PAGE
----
Which only indicates that you haven't looked at the actual content of Wikipedia very closely. I have. Yes, there are many good, usable articles on it. There are also millions of "junk" articles, thousands of hoaxes, tens of thousands of people being defamed in their biographies, hundreds of thousands of people glorifying themselves by writing their own bios (against Jimbo's own rule), and various other abuses. Some are repaired quickly, some sit there for years. And there's no way to tell if an article is valid or not, except by checking the references very carefully (which few people do anyway--Wikipedia is a lazy man's reference). Wales does no "gatekeeping" at all, he is purely a figurehead at this point.

What I really don't get: why do people worship him? He's one of the most inadequate leaders of a major online movement I've ever seen.

+ - Jimmy Wales Embarrasses Himself at Wikimania

Submitted by metasonix
metasonix (650947) writes "On Sunday the 2014 Wikimania conference in London closed. Wikimania is the major annual event for Wikipedia editors, insiders and WMF employees to meet face-to-face, give presentations and submit papers. Usually they are full of "Wiki-Love" and good feelings; but this year, as the Wikipediocracy blog summarized, Wikipedia and its "god-king" Jimmy Wales came under considerable fire from the UK media — a very unusual occurrence. And much of it was direct criticism of Wales himself, including a very hostile interview by BBC journalist James O'Brien, who had been repeatedly defamed in his Wikipedia biography by persons unknown."

Comment: Not only are there loads of hoaxes on Wikipedia... (Score 2) 189

by metasonix (#47571423) Attached to: An Accidental Wikipedia Hoax
....no one, not even the Wikipedians, has any idea how many there are. No one can even hazard a decent guess, although after 3+ years of heavy study of English Wikipedia and the "people" who run it, I can state with reasonable certainty that there are thousands of hoaxes on it at any given time. They tend to be subtle bits of misinformation, difficult to find and often lasting for many years.

Comment: Not only are there loads of hoaxes on Wikipedia... (Score 1) 5

by metasonix (#47564075) Attached to: "I accidentally started a Wikipedia hoax"
....no one, not even the Wikipedians, has any idea how many there are. No one can even hazard a decent guess, although after 3+ years of heavy study of English Wikipedia and the "people" who run it, I can state with reasonable certainty that there are thousands of hoaxes on it at any given time. They tend to be subtle bits of misinformation, difficult to find and often lasting for many years.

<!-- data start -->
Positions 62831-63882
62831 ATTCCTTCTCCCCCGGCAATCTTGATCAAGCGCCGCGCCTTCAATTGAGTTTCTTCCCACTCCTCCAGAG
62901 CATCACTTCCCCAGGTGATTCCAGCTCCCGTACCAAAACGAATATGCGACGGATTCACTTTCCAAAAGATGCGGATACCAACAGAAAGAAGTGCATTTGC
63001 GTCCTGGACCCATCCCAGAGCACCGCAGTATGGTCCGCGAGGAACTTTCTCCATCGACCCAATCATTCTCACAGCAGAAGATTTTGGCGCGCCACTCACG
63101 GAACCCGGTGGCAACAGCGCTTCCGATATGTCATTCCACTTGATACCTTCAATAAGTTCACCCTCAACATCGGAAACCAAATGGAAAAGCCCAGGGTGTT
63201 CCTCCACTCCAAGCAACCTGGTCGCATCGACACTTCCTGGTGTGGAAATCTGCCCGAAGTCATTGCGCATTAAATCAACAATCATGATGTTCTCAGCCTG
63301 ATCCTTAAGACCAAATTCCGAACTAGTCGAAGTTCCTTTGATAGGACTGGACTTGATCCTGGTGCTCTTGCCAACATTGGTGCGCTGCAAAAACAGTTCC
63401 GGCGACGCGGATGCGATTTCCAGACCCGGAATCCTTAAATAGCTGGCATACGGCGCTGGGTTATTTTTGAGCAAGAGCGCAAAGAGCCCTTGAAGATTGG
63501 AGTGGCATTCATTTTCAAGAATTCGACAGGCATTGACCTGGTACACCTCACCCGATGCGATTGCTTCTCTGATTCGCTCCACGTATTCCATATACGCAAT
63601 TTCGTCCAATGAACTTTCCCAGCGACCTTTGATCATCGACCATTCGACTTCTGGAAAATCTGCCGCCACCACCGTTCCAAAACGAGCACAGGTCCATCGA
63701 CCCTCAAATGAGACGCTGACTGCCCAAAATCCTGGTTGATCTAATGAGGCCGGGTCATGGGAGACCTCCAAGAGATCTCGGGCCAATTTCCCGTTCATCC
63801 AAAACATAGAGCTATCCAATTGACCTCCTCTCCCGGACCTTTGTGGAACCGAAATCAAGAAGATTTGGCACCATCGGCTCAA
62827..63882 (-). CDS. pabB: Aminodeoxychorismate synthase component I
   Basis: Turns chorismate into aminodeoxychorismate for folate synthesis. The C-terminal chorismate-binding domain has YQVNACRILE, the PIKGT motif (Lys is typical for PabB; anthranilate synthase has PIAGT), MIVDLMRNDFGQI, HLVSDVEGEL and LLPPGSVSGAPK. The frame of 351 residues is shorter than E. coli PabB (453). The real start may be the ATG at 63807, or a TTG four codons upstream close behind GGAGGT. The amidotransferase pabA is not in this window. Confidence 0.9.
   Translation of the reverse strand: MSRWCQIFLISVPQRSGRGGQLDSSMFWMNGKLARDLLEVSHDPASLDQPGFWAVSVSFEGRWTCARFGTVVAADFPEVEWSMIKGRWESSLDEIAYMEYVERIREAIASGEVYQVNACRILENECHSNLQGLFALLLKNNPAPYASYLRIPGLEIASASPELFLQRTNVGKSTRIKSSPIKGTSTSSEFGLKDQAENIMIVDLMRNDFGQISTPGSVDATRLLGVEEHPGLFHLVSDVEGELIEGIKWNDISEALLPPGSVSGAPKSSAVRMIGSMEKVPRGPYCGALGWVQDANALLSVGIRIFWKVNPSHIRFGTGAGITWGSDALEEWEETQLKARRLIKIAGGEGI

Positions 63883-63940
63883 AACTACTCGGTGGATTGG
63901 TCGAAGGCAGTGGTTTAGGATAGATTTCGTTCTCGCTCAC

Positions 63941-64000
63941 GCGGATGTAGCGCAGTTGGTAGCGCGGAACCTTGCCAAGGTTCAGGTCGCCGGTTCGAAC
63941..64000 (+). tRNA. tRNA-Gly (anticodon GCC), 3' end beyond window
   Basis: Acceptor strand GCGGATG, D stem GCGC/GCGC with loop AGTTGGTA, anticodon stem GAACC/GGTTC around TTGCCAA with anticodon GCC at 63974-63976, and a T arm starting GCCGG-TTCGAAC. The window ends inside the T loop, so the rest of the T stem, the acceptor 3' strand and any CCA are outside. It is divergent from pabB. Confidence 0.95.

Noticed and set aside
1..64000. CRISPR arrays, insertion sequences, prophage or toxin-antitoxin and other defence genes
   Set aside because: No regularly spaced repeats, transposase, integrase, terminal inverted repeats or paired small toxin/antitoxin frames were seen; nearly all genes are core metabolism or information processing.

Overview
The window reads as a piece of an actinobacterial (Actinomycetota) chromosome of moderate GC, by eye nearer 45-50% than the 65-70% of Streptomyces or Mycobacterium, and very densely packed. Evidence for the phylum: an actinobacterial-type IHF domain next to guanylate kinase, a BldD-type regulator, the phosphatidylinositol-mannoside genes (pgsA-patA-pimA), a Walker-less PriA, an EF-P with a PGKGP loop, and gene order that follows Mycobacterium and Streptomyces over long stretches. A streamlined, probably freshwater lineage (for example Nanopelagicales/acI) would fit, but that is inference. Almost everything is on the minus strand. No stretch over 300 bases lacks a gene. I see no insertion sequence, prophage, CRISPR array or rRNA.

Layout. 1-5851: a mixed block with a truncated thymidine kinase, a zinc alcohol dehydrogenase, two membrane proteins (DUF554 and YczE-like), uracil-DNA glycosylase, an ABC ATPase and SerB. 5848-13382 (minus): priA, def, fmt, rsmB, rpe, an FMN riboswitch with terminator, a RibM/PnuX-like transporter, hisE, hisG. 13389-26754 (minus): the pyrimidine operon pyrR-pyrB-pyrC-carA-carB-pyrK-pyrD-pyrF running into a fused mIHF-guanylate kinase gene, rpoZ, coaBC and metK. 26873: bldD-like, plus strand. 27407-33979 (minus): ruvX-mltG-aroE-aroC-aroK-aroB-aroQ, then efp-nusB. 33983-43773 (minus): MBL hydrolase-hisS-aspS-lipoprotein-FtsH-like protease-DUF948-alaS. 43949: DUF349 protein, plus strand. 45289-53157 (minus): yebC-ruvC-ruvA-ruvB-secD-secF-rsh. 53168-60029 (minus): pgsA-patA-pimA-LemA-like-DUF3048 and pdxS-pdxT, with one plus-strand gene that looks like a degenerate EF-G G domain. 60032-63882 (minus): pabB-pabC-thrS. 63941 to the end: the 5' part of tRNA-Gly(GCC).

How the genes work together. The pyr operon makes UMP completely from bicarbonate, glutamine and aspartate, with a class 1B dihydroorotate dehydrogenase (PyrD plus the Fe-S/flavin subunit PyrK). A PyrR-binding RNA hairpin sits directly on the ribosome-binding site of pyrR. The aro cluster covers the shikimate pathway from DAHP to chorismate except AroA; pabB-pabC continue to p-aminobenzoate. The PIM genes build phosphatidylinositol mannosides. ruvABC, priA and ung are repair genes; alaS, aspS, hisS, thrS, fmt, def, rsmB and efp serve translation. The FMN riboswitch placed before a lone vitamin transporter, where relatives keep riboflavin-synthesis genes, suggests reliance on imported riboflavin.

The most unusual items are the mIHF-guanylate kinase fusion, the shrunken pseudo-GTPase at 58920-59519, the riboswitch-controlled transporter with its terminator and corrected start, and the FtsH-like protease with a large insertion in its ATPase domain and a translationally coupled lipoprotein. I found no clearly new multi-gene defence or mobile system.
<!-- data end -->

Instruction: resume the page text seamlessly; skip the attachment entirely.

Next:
+ - "I accidentally started a Wikipedia hoax" 5

Submitted by Andreas Kolbe
Andreas Kolbe (2591067) writes "The Daily Dot's EJ Dickson reports how she accidentally discovered that a hoax factoid she added over five years ago as a stoned sophomore to the Wikipedia article on “Amelia Bedelia, the protagonist of the eponymous children’s book series about a ‘literal-minded housekeeper’ who misunderstands her employer’s orders”, had not just remained on Wikipedia all this time, but come to be cited by a Taiwanese English professor, in “innumerable blog posts and book reports”, as well as a book on Jews and Jesus. It's a cautionary tale about the fundamental unreliability of Wikipedia. And as Wikipedia ages, more and more such stories are coming to light."

Comment: this is only a small sample (Score 1) 2

by metasonix (#47499241) Attached to: Pranks, hoaxes, manipulation: Virtual Unreality on Wikipedia
I've estimated that English Wikipedia contains thousands of hoaxes at any given time. Some of them are removed quickly as "vandalism", some of them last for many years. It is simply not possible to make accurate studies of this situation, because the hoaxes are ever-changing, old ones removed while new ones are added.

Part of the perverse subculture of Wikipedia is the absolute, near-religious certainty that Wikipedia does not contain false or malicious information, because it "simply isn't possible". This is the dark and slimy legacy of Jimbo Wales and his early supporters. By and large a very dishonest group. They are simply pathologically incapable of admitting that they are wrong, or that they ever make mistakes.

"If you want to eat hippopatomus, you've got to pay the freight." -- attributed to an IBM guy, about why IBM software uses so much memory